Medieval Graffiti in St. Mary's, Belchamp Walter
This page was updated 27 September 2021 - other pages visited on this day to follow.
This page is part of an on-going research project on the history of Belchamp Walter and the manor of Belchamp Walter. If you have found it making a web search looking for geneological or other information on the village then please bookmark this page and return often as I am likely to make regular updates. If you delve deeper into this website you will find many other pages similar to this one.
There are many examples of graffiti in St. Mary's church.
The font, the tower and on various other locations.
As seen in the photo above the upside-down W symbols are quite common as quoted below from the Guild Chapel:
" The ‘VV’ sign is one of the most common apotropaic symbols and has been found throughout the Chapel. Traditionally thought to be an abbreviation of Virgo Virginum (Latin for Virgin of Virgins), it calls on the Virgin Mary for protection. Recent research suggests the ritual origins of the symbol might actually lie in Scandinavia as the sign appears in runic writing systems. "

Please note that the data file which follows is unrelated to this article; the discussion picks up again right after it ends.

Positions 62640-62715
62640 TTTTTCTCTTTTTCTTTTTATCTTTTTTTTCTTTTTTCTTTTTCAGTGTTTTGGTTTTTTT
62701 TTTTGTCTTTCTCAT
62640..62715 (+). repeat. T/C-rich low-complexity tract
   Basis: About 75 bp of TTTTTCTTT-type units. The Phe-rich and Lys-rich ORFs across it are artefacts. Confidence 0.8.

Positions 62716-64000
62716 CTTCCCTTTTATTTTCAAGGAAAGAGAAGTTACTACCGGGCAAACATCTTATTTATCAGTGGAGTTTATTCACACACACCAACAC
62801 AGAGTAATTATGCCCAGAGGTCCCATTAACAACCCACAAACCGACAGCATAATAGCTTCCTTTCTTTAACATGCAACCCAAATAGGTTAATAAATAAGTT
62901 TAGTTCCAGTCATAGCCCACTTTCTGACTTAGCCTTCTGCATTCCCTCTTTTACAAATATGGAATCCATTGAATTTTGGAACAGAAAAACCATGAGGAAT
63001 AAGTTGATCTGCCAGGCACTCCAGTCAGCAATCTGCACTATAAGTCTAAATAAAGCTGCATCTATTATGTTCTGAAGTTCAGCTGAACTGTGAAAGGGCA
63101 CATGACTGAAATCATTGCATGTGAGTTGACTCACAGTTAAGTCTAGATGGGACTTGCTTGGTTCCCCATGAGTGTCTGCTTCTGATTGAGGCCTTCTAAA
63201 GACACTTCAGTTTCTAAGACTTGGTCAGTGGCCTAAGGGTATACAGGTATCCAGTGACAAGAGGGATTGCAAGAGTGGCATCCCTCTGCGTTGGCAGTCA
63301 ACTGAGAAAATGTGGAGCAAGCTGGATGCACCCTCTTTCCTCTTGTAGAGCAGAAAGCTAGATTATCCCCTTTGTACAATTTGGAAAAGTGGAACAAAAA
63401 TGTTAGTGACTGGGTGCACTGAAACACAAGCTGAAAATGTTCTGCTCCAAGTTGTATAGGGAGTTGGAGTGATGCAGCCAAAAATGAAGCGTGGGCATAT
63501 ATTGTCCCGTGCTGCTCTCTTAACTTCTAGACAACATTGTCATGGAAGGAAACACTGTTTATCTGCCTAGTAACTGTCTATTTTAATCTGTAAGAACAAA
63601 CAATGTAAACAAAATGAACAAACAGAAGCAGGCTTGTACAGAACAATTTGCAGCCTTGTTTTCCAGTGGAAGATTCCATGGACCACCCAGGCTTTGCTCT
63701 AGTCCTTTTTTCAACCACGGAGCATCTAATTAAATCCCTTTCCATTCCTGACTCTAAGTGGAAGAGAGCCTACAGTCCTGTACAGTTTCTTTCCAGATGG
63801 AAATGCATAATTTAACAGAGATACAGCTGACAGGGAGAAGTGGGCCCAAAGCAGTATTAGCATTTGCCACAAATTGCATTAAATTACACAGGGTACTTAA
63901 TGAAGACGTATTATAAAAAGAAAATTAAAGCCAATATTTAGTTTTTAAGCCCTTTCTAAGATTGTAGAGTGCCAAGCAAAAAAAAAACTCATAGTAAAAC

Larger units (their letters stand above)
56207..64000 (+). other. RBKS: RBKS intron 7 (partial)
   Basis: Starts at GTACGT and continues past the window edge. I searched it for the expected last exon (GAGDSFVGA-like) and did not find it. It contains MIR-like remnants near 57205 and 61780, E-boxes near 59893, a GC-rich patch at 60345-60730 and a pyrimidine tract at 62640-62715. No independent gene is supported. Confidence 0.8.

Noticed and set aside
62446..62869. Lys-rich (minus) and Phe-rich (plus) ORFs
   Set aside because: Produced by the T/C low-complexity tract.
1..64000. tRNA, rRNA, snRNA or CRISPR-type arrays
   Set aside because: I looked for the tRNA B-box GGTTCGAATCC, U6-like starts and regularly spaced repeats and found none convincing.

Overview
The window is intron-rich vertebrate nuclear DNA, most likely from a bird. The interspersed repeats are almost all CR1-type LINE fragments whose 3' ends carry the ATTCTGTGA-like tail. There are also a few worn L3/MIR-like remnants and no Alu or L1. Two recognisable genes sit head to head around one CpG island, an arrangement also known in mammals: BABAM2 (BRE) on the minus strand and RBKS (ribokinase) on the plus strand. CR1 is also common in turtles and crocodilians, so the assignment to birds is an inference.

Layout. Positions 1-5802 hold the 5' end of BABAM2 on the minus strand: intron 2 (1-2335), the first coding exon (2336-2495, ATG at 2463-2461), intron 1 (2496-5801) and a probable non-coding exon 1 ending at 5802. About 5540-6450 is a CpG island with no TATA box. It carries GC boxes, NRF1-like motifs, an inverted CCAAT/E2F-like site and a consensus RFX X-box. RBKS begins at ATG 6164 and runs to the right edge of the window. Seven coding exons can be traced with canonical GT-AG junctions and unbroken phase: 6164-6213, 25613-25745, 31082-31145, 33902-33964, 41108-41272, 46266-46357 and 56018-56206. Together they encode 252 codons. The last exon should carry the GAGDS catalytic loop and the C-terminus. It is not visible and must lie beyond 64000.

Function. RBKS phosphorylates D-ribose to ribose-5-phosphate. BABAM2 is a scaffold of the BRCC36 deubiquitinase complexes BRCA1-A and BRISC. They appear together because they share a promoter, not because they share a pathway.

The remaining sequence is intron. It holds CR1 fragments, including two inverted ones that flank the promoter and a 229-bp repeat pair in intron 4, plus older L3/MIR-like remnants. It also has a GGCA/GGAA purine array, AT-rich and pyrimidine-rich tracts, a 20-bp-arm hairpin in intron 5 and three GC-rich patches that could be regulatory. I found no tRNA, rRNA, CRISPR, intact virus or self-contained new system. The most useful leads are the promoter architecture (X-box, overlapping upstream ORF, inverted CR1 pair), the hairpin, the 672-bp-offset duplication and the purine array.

The medieval-graffiti-suffolk.co.uk website also shows many images of this design.
Medieval Pilgrims' Ampullae
The Mathew Champion book - The lost voices of English Churches, describes the production of Medieval "souvenirs" that were produced for pilgrims.
The VV is described on the East Anglian Museum of Magic and Mythology website as:
" ...... double V, for Virgo Virginum, Virgin of Virgins, indicating Mary, Mother of God, and forming the W of Walsingham. (The VV symbol has also been used widely as an apotropaic device in house protection.) "